UK betting operators could be forced to pay racing bodies 10% of online race betting revenue, according to the responsible government minister.
Over the weekend, the Racing Post reported that Tracey Crouch, who represents the Department of Culture, Media and Sport (DCMS), had told racing industry stakeholders that the government would establish a rate of 10% of race betting revenue that both retail and online bookmakers would be required to remit to the racing industry as a replacement for the existing Levy scheme.
The current Levy system requires retail bookies to return 10.75% of their race betting revenue to racing, but there is no formal requirement for a similar kickback from online race betting operations. Some major UK online betting operators had struck deals with racing to remit lump sum payments to racing but racing stakeholders claimed these voluntary contributions were too low.
Companies like Gala Coral Group had offered to pay a harmonized 7.5% rate on race betting revenue but the British Horseracing Authority (BHA) deemed this insufficient. The BHA launched a new Authorized Betting Partner (ABP) scheme that reserved racing sponsorship opportunities for bookmakers who’d agreed to ante up 7.5% of online race betting revenue on top of the 10.75% retail levy.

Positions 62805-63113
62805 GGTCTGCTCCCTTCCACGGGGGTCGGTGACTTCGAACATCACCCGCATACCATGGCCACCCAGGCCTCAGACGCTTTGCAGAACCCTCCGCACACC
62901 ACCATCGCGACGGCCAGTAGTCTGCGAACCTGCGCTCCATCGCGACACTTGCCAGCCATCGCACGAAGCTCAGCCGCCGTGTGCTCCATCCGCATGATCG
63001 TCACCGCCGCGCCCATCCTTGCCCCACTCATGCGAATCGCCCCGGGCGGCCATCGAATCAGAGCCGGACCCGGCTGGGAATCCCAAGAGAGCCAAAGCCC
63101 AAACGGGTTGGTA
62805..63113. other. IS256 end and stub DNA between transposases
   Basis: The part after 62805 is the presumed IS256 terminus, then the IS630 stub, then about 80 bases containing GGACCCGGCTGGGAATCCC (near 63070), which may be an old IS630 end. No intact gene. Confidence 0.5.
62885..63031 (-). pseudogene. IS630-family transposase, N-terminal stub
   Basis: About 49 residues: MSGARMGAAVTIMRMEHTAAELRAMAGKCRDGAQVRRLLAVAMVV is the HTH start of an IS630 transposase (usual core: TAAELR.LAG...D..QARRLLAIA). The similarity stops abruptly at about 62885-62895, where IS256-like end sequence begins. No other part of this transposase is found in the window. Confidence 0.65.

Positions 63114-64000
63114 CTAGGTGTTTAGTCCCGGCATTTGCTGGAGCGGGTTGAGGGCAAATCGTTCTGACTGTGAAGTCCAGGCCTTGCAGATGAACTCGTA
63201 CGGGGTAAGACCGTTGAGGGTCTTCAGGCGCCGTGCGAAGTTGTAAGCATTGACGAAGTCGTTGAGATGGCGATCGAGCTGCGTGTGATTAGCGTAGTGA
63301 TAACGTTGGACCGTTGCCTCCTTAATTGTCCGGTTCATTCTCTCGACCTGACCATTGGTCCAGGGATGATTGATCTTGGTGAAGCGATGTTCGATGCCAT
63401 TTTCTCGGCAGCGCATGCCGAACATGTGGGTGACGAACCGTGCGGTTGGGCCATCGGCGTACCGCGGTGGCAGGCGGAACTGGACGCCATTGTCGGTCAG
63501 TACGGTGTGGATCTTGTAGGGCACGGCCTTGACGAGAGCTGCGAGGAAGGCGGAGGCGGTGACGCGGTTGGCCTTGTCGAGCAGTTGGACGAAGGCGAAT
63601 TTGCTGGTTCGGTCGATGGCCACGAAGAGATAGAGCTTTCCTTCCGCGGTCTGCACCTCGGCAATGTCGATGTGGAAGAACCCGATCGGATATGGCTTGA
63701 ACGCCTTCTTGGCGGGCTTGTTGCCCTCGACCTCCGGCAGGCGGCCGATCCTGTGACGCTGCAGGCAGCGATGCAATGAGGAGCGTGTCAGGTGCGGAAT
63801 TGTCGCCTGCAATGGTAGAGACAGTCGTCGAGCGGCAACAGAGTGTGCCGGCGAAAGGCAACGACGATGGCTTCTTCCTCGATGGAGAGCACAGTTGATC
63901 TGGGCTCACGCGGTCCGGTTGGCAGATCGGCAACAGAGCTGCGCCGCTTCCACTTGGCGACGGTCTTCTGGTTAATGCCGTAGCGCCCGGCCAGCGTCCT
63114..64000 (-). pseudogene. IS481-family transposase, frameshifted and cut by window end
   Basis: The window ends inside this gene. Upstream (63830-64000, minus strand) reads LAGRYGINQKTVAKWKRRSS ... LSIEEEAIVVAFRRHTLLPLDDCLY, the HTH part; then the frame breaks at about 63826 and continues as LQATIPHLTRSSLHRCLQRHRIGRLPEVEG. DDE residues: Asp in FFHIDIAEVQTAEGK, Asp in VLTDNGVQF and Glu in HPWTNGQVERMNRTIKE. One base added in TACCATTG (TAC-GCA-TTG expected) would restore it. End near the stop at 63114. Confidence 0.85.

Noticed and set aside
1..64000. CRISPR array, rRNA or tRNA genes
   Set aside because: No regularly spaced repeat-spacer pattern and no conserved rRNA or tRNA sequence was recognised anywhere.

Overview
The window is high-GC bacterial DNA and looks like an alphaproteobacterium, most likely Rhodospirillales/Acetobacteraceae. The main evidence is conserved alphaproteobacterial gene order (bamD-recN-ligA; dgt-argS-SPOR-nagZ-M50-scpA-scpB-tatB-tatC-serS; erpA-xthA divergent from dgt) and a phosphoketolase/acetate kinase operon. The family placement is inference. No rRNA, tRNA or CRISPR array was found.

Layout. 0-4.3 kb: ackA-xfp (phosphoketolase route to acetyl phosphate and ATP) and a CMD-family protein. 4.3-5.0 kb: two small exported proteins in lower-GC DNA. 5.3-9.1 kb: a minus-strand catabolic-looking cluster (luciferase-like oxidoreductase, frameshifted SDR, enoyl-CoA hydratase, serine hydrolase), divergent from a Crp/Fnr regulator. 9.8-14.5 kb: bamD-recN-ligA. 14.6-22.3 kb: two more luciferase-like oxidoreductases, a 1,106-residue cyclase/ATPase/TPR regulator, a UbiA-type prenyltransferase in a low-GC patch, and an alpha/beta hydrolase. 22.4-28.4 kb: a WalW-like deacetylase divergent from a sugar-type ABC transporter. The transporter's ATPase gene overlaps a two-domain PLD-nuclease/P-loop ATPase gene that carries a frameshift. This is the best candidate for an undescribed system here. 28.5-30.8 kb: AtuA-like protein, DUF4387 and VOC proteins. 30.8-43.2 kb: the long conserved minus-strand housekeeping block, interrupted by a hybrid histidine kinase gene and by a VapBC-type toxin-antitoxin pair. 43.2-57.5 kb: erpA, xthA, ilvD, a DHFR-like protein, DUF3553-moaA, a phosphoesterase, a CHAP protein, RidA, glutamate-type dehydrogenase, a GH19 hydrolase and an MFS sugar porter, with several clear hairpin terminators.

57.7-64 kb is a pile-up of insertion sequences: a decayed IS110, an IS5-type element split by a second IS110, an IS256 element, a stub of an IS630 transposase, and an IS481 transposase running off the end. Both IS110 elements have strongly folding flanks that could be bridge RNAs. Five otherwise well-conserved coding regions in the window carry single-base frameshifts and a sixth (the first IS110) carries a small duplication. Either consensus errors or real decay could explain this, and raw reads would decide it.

In March, word broke that the Tory government planned to replace the annual Levy system with a new ‘race betting right’ that would impose mandatory contributions for both retail and online betting operators. The new system was tipped to take effect in April 2017.
The government continues to insist that it has yet to formally determine what rate bookies will have to pay. Racing and betting stakeholders are scheduled to hold separate meetings with Crouch on Wednesday, with written commentaries on the proposed 10% scheme to be submitted by November 4.
While a harmonized 10% levy rate wouldn’t give racing everything it wanted, the Racing Post estimated that the new regime would generate an annual £90m for the industry, not far off the £100m that racing had hoped to reap. The Levy generated a high of £99.3m for racing in 2005-06 but had fallen to £54.5m in 2015-16 as more punters shifted their betting action online.
Once a rate has been established, the UK will have to submit their plan to European Union officials to ensure the plan doesn’t fall afoul of the EU’s rules against state aid for domestic industries, although this process may be moot should the UK proceed with its plans to ‘Brexit’ the EU.